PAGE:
If you don't know the name Richie Akiva, chances are you're familiar with one of his world-famous nightlife establishments. As the founder of 1 Oak and Up & Down, two of New York's most frequented fashion party spots, Akiva has turned having fun and letting loose into a full-fledged business.
Born and raised in Tribeca, Akiva grew up around the creative and fashion scene, even starting his own streetwear-skate clothing line at the age of 15. When a close friend of his passed away (Davide Sorrenti, brother of fashion photographer Mario Sorrenti) a few years later, Akiva wanted to throw an event in his honor — an art and fashion exhibition-turned-rager attended by celebrities, models and musicians. Its success later inspired him to pursue the nightlife and restaurant industries as a career.
"Nightlife has changed tremendously," recalls Akiva. "It's a lot more accessible. It's become a lot more of a business than it was before. When I was growing up, it was more like a secret society. It was something to escape your everyday inhibitions. You would find a rave in some hole-in-the-wall, something that was crazy. That stuff is gone because the business of it."
But Akiva still aims to capture that old-school ambience of partying in New York, opening 1 Oak locations around the world, including Las Vegas, Los Angeles, Maldives, Tokyo, Mexico City and, soon, Dubai. Ahead of New York Fashion Week, we hopped on the phone with Akiva to find how he prepares for fashion's busiest after-party circuit. Read on to learn more.
What's your schedule like leading up to New York Fashion Week?
At this point in my life, I think every day is Fashion Week for me. Every day is pretty hectic. I'm bouncing from meetings to meetings and building projects and creating new concepts and ideas and expanding brands around the world. It's pretty intense, hectic and around-the-clock right now, even when it's not Fashion Week. But during Fashion Week, it gets a little bit more exciting.
How do you prepare for a whole week of fashion-adjacent after parties?
Honestly speaking, we do things pretty last-minute, but we have a huge success rate doing so. It's almost like we work better under pressure. You can give me three months to plan something and I'd rather plan it within a week, a week and a half. The pressure does something. We come in, we prepare, we look at what's going on and what's hot and what's not, and where fashion is going, and who is associated with what, and what brands are in the know and in the now. Then you offset it with music, because music and fashion go hand in hand.
Once a New York Fashion Week after-party is booked at one of your nightspots, how do you plan it?
A designer, fashion brand or fashion house will contact us — or we contact them because we have relationships with a lot of these people. Then I sit with my marketing team and we say, "Who can we get to perform? How should we program? How should we decorate?" It all depends on who it is, how much of an impact they want to make, what results they want to see and where they want to be.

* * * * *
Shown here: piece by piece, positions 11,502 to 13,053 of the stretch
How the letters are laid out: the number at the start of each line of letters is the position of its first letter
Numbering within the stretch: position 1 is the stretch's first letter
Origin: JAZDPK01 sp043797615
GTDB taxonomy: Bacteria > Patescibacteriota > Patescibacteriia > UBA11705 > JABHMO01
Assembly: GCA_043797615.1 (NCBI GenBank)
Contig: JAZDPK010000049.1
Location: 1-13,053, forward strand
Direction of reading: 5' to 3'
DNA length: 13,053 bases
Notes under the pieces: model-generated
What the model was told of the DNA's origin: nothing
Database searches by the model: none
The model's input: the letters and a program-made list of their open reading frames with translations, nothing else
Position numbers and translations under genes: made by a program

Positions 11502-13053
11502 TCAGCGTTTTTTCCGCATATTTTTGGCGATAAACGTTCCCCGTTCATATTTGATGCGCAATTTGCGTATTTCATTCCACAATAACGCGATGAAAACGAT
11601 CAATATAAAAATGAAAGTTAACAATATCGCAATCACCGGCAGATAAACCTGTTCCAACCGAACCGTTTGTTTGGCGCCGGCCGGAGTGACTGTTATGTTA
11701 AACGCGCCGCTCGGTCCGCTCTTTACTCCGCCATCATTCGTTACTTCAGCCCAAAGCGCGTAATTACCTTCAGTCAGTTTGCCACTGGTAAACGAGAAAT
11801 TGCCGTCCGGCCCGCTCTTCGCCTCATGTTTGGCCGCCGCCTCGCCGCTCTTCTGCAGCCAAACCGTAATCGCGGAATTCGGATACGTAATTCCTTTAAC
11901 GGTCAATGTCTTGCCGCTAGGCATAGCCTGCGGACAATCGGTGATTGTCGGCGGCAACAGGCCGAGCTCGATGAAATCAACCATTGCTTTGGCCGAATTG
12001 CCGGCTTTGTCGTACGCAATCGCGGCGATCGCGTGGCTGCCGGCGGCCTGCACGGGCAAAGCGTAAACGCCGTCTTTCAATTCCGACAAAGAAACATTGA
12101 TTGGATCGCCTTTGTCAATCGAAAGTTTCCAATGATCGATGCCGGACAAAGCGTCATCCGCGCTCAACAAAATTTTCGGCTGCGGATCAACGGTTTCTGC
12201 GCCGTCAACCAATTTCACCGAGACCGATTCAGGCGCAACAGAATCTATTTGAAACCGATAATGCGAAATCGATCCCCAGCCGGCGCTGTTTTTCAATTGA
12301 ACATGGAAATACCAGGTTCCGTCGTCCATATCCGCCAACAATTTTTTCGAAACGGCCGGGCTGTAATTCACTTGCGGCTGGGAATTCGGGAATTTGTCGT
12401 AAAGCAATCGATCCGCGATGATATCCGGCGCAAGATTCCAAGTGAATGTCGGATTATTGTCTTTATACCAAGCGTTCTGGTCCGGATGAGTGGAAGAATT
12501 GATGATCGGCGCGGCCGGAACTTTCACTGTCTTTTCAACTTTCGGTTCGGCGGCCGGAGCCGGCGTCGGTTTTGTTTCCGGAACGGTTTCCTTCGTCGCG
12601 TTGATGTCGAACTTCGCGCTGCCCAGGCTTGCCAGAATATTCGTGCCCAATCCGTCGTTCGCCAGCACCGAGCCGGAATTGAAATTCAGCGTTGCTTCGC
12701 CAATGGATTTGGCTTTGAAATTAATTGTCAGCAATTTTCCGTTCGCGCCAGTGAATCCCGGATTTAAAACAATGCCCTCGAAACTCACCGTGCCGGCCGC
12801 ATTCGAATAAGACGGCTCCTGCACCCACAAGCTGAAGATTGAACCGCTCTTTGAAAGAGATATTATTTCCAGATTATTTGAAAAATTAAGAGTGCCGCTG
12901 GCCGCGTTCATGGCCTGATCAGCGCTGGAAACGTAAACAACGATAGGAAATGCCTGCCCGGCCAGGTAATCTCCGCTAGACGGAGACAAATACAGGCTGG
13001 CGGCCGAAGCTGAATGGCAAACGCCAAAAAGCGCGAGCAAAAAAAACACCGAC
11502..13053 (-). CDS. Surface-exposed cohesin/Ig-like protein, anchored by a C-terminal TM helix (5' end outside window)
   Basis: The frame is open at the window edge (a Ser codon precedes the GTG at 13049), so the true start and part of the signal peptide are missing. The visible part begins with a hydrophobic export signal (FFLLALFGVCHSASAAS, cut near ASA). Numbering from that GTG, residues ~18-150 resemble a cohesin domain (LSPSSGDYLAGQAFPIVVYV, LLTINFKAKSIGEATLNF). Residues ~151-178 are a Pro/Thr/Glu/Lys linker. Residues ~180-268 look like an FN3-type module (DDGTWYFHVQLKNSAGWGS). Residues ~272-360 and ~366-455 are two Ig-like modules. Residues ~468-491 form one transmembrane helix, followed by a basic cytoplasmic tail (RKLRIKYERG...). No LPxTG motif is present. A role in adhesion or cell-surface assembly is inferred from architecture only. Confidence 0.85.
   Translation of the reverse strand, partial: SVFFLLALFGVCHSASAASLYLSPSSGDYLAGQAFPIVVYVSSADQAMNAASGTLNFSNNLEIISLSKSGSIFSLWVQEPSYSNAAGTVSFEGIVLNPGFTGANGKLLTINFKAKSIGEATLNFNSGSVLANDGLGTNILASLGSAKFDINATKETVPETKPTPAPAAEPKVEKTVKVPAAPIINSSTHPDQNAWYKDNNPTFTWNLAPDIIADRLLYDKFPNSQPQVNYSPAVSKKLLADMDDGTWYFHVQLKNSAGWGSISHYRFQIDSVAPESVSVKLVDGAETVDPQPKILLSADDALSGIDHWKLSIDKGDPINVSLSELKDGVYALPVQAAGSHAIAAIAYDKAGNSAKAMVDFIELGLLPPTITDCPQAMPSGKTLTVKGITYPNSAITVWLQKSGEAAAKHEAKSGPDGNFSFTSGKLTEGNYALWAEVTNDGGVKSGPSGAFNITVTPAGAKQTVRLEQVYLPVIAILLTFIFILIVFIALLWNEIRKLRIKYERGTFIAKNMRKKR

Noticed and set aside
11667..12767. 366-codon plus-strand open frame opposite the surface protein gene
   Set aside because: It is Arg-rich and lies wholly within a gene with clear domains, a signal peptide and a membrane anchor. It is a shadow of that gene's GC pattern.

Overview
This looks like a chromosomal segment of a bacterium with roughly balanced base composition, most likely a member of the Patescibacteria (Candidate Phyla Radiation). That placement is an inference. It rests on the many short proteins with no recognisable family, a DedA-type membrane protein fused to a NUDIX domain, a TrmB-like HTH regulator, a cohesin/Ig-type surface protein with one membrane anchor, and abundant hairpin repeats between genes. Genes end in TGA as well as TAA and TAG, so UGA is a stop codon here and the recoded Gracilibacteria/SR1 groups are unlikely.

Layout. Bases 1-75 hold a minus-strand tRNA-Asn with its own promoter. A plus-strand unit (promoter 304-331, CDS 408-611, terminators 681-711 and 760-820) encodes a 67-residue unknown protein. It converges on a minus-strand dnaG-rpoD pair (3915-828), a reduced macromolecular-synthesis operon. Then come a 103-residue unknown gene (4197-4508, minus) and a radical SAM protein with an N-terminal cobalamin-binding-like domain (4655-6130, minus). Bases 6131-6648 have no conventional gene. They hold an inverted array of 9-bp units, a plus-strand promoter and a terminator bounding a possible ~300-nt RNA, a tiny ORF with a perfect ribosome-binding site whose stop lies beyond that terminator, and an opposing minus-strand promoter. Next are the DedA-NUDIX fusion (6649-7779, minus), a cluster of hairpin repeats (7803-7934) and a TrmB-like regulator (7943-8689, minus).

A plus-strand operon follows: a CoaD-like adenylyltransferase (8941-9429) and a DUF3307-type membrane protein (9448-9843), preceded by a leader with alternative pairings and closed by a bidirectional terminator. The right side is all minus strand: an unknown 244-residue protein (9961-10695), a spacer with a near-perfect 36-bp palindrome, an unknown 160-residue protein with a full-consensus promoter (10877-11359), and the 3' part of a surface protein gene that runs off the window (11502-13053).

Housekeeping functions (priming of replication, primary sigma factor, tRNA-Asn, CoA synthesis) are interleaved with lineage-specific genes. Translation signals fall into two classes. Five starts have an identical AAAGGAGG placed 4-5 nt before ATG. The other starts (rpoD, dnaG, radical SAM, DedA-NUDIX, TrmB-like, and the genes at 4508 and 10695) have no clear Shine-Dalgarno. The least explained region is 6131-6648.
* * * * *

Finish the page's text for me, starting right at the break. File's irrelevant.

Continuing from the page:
For a party with Rihanna, I will transform one of my places ... it won't even look like Up & Down or anything like that. It will look like something that is just tailor-made and designed, and the production is [framed] around what she's doing and what her show is about or what her theme is about. We transform the place and then we do program some performances, and we also add little types of things — whether it's passed hors d'oeuvres, photo booths or dancers. Whatever the theme is, we try and capture that so you kind of walk into a different world. I'm from the old school nightlife. I try to stick with how I learned it, so I try to give people an escape. I try to organize my nights so people can come and just let their hair down, take their ties off and just let loose and be decompressed from their whole day of running around New York City.
What exactly makes a good after-party during Fashion Week?
That's hard to explain. I mean, if you could write out a formula and I could sell that formula, I'd be a rich man. It kind of just comes together. It's really about the vibe and putting certain things together and hoping that they work in sync and create this vibe.
Who are some people on your radar when it comes to booking cool acts or guests?
Migos is pretty hot right now. My boy Virgil [Abloh] of Off-White, he's killing it right now. These guys are making a huge impact in fashion. Rihanna, as well, and what she's doing.
What's the best way to get into an after-party, even when there's a guest list involved?
Get there early — around 11 or 11:30 p.m. — before the madness starts, before the crowd starts coming in. Because then you'll just get left out. If you're getting there early, you'll probably get in easier.
Do you have any kind of after-party etiquette tips?
My key tip would be to enjoy yourself and the night and not be so engulfed in social media or your phone or anything like that. Just live in the moment and take in what's going on and what people worked very hard to produce throughout that night because it does take a lot of work to put together.
This interview has been edited and condensed for clarity.